If you can’t sleep, you may be wondering if you have insomnia. Insomnia is a complicated condition.
Insomnia may be characterized based on its duration. Acute insomnia is brief and often happens because of life circumstances (for example, when you can’t fall asleep the night before an exam, or after receiving stressful or bad news). Many people may have experienced this type of passing sleep disruption, and it tends to resolve without any treatment.
Chronic insomnia is disrupted sleep that occurs at least three nights per week and lasts at least three months. Chronic insomnia disorders can have many causes. Changes in the environment, unhealthy sleep habits, shift work, other clinical disorders, and certain medications could lead to a long-term pattern of insufficient sleep. People with chronic insomnia may benefit from some form of treatment to help them get back to healthy sleep patterns. Chronic insomnia can be comorbid, meaning it is linked to another medical or psychiatric issue, although sometimes it’s difficult to understand this cause and effect relationship.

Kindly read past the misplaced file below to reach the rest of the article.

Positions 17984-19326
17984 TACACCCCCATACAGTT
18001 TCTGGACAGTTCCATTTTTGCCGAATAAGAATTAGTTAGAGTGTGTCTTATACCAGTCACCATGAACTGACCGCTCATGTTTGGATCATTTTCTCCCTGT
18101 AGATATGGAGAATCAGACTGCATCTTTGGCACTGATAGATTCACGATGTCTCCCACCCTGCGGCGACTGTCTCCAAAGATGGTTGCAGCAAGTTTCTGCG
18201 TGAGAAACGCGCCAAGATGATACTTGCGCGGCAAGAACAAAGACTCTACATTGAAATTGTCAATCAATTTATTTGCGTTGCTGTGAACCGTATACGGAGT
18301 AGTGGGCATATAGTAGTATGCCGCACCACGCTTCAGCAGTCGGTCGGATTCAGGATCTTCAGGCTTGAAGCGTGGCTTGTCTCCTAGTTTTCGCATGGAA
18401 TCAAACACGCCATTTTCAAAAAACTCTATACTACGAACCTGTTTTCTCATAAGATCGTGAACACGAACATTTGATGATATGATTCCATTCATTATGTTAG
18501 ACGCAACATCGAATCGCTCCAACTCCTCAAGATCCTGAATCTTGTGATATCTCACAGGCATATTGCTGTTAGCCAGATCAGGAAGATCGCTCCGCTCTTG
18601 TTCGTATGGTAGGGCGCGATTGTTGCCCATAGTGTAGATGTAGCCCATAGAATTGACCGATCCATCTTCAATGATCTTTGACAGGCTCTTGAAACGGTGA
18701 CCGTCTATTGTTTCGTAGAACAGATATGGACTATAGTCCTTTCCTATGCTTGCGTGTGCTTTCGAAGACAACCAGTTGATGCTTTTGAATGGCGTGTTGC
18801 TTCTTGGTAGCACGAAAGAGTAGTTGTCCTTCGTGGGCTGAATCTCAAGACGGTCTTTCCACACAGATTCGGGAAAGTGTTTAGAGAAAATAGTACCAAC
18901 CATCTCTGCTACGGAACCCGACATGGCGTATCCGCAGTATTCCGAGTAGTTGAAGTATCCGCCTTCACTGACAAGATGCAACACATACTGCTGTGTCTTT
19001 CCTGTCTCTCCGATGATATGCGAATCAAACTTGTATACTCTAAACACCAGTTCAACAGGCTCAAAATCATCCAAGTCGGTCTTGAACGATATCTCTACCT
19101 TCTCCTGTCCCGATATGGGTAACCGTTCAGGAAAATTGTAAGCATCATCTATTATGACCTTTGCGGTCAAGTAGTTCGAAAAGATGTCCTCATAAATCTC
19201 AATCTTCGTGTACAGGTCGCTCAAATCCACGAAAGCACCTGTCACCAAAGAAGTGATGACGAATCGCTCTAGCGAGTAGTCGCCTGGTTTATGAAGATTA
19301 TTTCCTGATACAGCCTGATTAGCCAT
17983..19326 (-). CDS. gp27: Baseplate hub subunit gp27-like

Symptoms of Insomnia:
Look for these common insomnia symptoms, which include:
- Difficulty either falling or staying asleep
- Being sleepy during the day
- Variable sleep (you have sleep issues for several nights and then a couple nights of good sleep)
- Difficulty concentrating
- Reduced energy or feeling fatigued
- Worrying about sleep
- Increased accidents or errors while performing everyday tasks
- Falling asleep while driving
The condition compromises more than your energy levels, so it’s worth recognizing the symptoms and getting help from your health care team. Not getting enough high-quality sleep can increase your risk of depression, weight gain and obesity, type 2 diabetes, high blood pressure, heart disease, and memory and concentration problems. It can even make you look older.
Deliverable: A sound sleep and allowing 98% of your brain work for your benefit.